With craft consumption enjoying double digit growth, breweries are so prevalent that 75 percent of drinking-age adults have a brewery within 10 miles of home. New beer styles are created every day adding to the myriad of year-round and seasonal flavor options. This boom makes the fight for shelf space fierce, and the fight for consumer attention, and selection, an all-out war.
Gone are the days when the brewer’s nephew with an old version of Paintbrush can get away with putting the family dog on a label. Going with a design pro on branding and packaging is a smart move that could mean success short and long term for a brewery. Graphic and package designers are essential to give brews a competitive edge among a multitude of local, regional and national craft brews vying for attention at retail that have grown from a few feet to multiple aisles. Brewers are depending heavily on packaging to make their brand statement.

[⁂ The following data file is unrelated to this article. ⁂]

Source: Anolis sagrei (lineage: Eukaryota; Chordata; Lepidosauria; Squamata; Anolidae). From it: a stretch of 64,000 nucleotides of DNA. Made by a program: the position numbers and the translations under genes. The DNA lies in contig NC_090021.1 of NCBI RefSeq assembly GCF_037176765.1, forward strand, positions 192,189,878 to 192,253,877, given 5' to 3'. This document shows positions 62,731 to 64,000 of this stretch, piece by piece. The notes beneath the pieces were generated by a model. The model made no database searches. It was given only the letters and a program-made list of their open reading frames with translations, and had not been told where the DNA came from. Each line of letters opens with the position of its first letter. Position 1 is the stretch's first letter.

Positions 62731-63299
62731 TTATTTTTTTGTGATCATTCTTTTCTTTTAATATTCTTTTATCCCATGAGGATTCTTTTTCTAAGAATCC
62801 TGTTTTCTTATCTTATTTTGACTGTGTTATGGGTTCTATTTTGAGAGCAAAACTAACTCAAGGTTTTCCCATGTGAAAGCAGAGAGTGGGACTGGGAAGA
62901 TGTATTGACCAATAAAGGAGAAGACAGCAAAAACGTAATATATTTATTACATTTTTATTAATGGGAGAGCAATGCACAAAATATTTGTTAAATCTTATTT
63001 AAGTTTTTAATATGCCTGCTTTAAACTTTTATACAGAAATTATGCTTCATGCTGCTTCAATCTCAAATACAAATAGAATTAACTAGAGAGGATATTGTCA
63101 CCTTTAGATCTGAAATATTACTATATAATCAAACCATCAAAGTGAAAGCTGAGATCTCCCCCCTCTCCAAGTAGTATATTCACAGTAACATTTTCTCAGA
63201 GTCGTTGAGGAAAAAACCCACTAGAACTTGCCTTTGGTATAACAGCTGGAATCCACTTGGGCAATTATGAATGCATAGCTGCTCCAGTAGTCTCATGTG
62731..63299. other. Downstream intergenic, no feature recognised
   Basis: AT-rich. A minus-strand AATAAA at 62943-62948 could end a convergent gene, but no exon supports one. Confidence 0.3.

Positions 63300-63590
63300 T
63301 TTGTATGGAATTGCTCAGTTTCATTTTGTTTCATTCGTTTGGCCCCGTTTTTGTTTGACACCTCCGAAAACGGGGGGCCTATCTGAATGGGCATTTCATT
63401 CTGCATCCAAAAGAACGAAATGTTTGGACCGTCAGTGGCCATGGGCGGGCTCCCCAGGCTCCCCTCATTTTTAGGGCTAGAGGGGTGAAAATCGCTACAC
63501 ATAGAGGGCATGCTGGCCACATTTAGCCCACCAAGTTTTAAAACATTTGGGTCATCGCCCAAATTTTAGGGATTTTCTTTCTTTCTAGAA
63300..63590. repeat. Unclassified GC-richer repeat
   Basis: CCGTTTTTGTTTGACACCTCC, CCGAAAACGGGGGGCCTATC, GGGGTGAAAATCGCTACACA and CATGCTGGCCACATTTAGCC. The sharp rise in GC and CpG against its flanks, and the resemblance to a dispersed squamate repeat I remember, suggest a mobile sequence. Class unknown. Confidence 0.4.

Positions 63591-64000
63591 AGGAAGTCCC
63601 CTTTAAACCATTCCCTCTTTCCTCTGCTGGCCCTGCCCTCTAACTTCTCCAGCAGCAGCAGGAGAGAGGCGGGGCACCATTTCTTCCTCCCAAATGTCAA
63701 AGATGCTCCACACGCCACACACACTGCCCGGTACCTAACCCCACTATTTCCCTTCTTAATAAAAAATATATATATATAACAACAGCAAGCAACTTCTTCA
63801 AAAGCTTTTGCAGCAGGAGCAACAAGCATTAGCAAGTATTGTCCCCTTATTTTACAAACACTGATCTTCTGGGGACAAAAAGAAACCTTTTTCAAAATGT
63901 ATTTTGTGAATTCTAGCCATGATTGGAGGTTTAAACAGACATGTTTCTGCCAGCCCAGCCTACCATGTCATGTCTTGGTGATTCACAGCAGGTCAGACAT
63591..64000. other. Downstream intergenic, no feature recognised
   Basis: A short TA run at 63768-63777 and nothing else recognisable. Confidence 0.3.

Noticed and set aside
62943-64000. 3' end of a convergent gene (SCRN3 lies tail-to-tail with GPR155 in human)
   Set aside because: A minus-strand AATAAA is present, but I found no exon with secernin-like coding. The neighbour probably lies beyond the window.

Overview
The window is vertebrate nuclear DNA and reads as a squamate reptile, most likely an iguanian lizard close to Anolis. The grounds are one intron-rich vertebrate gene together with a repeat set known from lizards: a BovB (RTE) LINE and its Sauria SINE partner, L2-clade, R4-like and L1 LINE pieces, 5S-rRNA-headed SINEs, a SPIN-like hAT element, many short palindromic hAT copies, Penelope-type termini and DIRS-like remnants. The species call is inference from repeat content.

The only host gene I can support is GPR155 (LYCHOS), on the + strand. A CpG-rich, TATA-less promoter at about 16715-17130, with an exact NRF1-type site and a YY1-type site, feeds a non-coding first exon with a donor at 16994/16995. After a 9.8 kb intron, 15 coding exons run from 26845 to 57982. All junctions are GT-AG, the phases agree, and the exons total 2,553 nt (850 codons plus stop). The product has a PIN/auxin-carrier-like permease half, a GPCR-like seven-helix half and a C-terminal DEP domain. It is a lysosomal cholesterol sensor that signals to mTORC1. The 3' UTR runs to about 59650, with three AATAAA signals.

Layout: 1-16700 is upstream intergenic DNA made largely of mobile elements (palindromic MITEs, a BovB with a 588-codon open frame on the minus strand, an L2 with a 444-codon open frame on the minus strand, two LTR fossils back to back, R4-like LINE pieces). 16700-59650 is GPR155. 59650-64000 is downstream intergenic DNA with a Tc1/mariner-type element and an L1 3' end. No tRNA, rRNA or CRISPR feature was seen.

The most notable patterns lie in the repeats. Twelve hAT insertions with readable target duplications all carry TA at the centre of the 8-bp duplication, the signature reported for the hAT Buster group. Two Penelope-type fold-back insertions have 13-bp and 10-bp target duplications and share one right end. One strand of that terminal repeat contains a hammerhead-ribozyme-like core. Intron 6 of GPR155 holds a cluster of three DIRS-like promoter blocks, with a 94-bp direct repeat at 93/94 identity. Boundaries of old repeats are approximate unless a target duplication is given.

When designing a label, can, bottle or carrier, there are many factors to consider:
Assess the competition
Visit your local bottle shop. Take a visual survey of beer brands likely to be on the shelves with the brand you are designing. Ask yourself “Does my beer stand out? Is it unique? Would I select it?” Ask a craft consumer in the target market to judge, as well.
Know the drinker
Who is most likely to drink the beer? Design packaging to appeal to their likes, dislikes and motivations. According to new data from the Brewer’s Association, 57 percent of millennials (21-29) are weekly craft beer drinkers — and take note, 25 percent of this group are women and 21 percent are Hispanic. Millennial males purchase a craft brand that they have never heard of or seen advertised 47 percent of the time and try 5.1 different brands per month, according to Nielsen Research. A caveat: beware of lumping all market decisions in the popular millennial bucket – 24 percent of Gen Xers are also weekly craft drinkers and could be your after-work party buyer.
Naming the beer